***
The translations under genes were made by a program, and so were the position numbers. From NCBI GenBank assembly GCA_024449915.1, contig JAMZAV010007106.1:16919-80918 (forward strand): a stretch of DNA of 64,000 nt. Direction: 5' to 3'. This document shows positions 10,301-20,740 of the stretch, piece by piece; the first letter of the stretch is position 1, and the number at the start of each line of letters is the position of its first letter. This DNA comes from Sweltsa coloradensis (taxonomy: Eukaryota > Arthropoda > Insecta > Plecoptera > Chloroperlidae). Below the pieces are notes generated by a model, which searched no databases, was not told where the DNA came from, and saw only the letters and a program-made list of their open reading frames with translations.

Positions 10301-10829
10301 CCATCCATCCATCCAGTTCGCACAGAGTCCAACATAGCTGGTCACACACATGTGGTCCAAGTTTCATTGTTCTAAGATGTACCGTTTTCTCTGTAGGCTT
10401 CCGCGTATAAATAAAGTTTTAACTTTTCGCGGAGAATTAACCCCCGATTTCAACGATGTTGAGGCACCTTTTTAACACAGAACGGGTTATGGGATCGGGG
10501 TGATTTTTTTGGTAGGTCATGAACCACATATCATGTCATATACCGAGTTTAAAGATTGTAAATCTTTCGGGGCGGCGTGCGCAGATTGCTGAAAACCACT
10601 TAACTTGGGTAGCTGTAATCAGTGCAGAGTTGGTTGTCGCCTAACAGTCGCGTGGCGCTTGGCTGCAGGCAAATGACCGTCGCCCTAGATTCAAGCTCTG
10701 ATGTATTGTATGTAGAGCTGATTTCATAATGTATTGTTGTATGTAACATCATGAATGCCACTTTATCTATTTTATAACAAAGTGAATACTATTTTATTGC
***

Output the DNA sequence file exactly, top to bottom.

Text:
The translations under genes were made by a program, and so were the position numbers. From NCBI GenBank assembly GCA_024449915.1, contig JAMZAV010007106.1:16919-80918 (forward strand): a stretch of DNA of 64,000 nt. Direction: 5' to 3'. This document shows positions 10,301-20,740 of the stretch, piece by piece; the first letter of the stretch is position 1, and the number at the start of each line of letters is the position of its first letter. This DNA comes from Sweltsa coloradensis (taxonomy: Eukaryota > Arthropoda > Insecta > Plecoptera > Chloroperlidae). Below the pieces are notes generated by a model, which searched no databases, was not told where the DNA came from, and saw only the letters and a program-made list of their open reading frames with translations.

Positions 10301-10829
10301 CCATCCATCCATCCAGTTCGCACAGAGTCCAACATAGCTGGTCACACACATGTGGTCCAAGTTTCATTGTTCTAAGATGTACCGTTTTCTCTGTAGGCTT
10401 CCGCGTATAAATAAAGTTTTAACTTTTCGCGGAGAATTAACCCCCGATTTCAACGATGTTGAGGCACCTTTTTAACACAGAACGGGTTATGGGATCGGGG
10501 TGATTTTTTTGGTAGGTCATGAACCACATATCATGTCATATACCGAGTTTAAAGATTGTAAATCTTTCGGGGCGGCGTGCGCAGATTGCTGAAAACCACT
10601 TAACTTGGGTAGCTGTAATCAGTGCAGAGTTGGTTGTCGCCTAACAGTCGCGTGGCGCTTGGCTGCAGGCAAATGACCGTCGCCCTAGATTCAAGCTCTG
10701 ATGTATTGTATGTAGAGCTGATTTCATAATGTATTGTTGTATGTAACATCATGAATGCCACTTTATCTATTTTATAACAAAGTGAATACTATTTTATTGC